I don't know much about tennis. I never played, unless you count tennis camp at Carter Barron on 16th circa 2000. If you remember Mayor Anthony Williams (after Barry before Fenty), it was during his tenure. But that's just never been my wave, even with the influence of today's pioneering black tennis players, the Williams sisters.

What has always been apart of me though since before I was even born was my name—Arthur. That name means so much not only to me, but to millions of lives across the country. I'm not trying to toot my own horn here, but that name symbolizes what it takes to be a champion both on and off the court. The man who first transcended the game of tennis for our people and humanitarianism in sports in general is the tennis legend, Arthur Ashe. Not a Jones, but an Arthur nonetheless.

The ESPY Awards, the oscars of sport, gives out the Arthur Ashe Courage Award annually. It is an honor given to people “whose contributions transcend sports through courageous actions.” This year, for example, Michelle Obama presented the award to Special Olympics Founder Eunice Kennedy for starting a franchise for the disabled and truly setting a standard of inclusion for people who are excluded from most physical activities. Including handicapped and impaired children in sports, something they otherwise would be devoid of, speaks to Ashe’s message of social change because all he wanted was to make the world an equal and fair atmosphere for everyone.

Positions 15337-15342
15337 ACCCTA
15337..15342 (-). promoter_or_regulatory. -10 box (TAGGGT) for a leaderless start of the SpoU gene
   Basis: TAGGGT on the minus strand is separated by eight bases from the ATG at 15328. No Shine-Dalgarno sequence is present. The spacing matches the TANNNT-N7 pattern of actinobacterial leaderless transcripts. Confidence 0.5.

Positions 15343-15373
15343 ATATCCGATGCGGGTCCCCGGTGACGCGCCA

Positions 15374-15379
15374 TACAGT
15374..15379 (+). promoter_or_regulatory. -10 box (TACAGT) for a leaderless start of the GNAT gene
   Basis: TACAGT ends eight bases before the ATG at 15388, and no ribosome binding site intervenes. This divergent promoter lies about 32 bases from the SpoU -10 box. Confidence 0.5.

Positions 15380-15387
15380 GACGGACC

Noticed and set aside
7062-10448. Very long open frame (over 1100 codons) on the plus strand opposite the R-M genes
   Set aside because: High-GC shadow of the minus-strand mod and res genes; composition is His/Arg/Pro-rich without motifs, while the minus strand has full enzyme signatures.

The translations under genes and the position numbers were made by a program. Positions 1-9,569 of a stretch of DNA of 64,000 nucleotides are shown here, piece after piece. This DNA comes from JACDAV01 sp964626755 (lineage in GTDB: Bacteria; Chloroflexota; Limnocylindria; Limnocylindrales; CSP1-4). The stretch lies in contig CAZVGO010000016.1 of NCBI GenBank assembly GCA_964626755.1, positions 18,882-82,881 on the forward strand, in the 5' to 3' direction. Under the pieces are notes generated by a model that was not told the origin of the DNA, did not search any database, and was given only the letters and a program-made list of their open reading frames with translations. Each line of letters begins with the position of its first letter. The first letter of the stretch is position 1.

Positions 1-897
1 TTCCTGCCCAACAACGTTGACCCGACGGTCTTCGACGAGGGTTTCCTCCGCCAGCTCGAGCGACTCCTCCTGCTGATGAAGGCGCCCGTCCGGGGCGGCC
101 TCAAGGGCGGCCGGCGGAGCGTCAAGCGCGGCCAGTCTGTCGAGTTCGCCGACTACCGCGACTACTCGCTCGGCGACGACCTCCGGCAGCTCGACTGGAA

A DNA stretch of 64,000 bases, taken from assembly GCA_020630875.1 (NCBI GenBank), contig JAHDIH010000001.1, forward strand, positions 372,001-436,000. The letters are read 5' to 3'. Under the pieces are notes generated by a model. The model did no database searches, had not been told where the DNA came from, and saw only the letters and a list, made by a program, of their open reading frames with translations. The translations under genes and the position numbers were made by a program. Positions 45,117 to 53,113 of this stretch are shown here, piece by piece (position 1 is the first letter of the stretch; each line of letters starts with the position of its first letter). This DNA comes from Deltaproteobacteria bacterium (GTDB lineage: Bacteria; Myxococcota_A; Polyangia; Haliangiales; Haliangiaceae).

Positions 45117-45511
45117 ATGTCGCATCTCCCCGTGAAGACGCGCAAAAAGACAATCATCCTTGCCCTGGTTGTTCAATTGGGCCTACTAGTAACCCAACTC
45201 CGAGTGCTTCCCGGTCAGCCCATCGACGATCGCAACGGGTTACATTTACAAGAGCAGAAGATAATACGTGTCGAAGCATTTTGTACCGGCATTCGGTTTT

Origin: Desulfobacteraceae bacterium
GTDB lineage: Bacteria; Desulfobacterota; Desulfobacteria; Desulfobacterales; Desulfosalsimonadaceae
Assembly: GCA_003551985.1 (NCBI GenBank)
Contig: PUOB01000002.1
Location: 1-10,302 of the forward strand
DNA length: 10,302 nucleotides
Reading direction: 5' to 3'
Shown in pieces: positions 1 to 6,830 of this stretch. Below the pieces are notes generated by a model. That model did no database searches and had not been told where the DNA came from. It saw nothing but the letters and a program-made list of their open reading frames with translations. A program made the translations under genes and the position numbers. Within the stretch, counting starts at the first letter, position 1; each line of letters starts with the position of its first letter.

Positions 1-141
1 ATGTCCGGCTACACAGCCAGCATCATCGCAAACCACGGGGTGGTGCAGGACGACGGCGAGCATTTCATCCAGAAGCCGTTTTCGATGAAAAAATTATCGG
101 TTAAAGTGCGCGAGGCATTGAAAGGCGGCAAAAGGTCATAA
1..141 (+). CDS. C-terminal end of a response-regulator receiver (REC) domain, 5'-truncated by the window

This man fought for civil and social rights throughout a surmounting racially and culturally divided era. In 1969, he was unable to play in the South African Open because his Visa was denied for being a black man, and his first bouts fighting against segregation were international due to the Apartheid in that country. Ashe would fight for anything he saw as an injustice to the rights of the people no matter the place or circumstance.

He was the first African American male to win the U.S. Open, doing so as an amateur, and once he officially turned pro he realized there were glaring inequalities at that level as well. Not only was there a huge gap in the racial demographic, but there was also unfair player wages. In 1972, he helped start the Association of Tennis Players (ATP) to combat the unequal pay athletes were getting in comparison to the worldwide interest and revenue from the sport. If he saw a flawed precedent, he was going to find a way to use his platform to make change.

The noble acts of Ashe make him the influential figure in sports that he is today. Aside from being a black man playing the game of tennis and reaching the mountaintop, he fostered movements of change socially, culturally, and in our community, educationally. Ashe was a global icon both before and after HIV took his life tragically in 1993.

Today, 42 years after he won the Wimbledon Men’s Singles Title, I watched and cheered on Venus Williams competing in the women’s match. Although she was defeated this go round, these opportunities in sports, for her and for the generations to come, would not be available if our heroes like Ashe had not stood for equality. It’s true, there’s no Kaepernick without Ali and of course Ashe.

Let’s face it; it’s gotta be the name.